And this helps us to appreciate why Hanukkah focuses on the kindling of lights rather on any of the numerous rituals that were conducted in the holy sanctuary. In the terminology of the rabbis, the intent of this observance is pirsomei nissa, to spread the word of the Hanukkah miracle. The lights of the Menorah were very different from the fire of the altar. Whereas the latter was believed to have descended from the heavens in order to achieve atonement, the Menorah shone outwardly from the Temple, illuminating the world with the radiance of our devotion and the values of the Torah.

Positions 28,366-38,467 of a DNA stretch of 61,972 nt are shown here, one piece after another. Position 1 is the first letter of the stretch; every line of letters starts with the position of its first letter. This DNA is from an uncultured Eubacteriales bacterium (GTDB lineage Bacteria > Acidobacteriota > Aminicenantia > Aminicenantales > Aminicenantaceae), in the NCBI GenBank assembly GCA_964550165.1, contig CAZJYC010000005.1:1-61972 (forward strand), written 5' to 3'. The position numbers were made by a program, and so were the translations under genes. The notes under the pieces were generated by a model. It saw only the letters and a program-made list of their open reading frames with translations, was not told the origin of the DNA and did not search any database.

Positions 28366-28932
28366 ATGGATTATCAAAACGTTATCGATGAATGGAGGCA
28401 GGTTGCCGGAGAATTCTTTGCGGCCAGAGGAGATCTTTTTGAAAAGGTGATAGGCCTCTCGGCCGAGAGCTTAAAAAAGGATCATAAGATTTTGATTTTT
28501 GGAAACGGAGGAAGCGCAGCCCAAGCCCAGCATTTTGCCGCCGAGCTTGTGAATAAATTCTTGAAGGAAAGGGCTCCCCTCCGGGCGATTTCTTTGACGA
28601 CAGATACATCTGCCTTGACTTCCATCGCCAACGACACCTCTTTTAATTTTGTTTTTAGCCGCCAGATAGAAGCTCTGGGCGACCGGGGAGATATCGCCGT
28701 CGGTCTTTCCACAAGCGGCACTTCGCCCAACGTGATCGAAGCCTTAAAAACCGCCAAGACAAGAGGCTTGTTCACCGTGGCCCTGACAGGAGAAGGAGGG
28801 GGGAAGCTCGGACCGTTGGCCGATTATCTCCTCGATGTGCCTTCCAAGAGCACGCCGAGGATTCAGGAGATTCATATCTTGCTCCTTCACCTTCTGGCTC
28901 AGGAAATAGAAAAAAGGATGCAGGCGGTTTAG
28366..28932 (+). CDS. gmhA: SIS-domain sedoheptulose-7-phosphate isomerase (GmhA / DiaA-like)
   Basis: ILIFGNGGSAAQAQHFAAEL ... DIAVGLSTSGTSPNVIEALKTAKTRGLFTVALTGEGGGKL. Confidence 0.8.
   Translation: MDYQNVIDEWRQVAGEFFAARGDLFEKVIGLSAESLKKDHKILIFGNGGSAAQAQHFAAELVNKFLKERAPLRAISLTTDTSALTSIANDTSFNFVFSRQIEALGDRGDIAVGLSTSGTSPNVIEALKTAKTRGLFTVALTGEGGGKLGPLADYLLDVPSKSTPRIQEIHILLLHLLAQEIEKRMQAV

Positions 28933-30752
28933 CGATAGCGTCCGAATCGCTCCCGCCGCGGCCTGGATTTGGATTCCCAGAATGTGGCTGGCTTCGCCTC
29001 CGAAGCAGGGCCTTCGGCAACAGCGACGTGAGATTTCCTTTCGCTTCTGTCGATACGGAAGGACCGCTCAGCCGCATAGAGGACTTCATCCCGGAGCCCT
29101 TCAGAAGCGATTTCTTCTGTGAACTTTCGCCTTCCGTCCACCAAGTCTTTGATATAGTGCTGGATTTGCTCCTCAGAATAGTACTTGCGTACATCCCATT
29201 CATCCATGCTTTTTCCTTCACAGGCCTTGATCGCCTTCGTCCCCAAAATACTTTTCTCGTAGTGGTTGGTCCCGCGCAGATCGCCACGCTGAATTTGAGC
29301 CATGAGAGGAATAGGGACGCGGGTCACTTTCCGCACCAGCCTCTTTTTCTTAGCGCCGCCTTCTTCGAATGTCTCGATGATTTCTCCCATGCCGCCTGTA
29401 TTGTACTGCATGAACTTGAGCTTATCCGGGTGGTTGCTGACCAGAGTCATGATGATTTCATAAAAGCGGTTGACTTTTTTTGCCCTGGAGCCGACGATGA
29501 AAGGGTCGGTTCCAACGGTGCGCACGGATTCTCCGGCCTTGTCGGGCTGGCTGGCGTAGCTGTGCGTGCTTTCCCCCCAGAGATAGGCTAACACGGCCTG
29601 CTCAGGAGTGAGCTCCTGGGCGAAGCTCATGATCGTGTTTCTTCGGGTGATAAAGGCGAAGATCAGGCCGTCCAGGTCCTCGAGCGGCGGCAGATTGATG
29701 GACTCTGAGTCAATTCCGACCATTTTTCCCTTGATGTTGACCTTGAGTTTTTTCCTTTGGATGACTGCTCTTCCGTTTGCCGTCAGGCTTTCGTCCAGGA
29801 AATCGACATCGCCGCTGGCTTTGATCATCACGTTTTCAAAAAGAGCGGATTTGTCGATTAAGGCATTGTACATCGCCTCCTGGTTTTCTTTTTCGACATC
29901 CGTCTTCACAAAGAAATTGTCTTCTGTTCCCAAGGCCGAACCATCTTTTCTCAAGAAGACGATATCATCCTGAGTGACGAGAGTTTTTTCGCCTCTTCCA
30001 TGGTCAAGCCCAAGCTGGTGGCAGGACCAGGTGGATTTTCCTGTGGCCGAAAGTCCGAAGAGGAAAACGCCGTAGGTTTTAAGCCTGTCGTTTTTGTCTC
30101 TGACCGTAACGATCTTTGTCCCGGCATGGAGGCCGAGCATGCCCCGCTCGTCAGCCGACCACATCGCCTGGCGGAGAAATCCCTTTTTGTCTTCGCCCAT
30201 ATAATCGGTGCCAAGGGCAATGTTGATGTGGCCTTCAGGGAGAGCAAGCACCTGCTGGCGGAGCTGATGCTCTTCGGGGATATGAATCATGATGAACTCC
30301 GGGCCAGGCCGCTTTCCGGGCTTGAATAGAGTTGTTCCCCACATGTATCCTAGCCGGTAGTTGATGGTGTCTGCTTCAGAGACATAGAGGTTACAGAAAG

Maybe this also helps us understand another unusual feature of Hanukkah. As pointed out by the Rebbe Yehudah Leib Alter of Ger in his Sefat Emet, of all the holidays in the Jewish year, Hanukkah is the one that whose observance is defined almost entirely in terms of the individual household. There is no major event that is conducted in the Temple or the synagogue--nothing analogous to the Passover sacrifices, the Hoshanna processions on Sukkot, or the Megillah reading on Purim. There is no real obligation to light Hanukkah candles in the synagogue, though it is required that every family--and preferably each family member--light a menorah that is placed at the door or window of their home. In spite of all those toddlers marching around like Maccabee soldiers, this week on what is ostensibly the recollection of a triumph in battle, we do not observe Hanukkah by means of military parades, or any other conventional collective ritual. Instead we emit our light from the home into the street, spreading it to wherever there is anybody around to see it.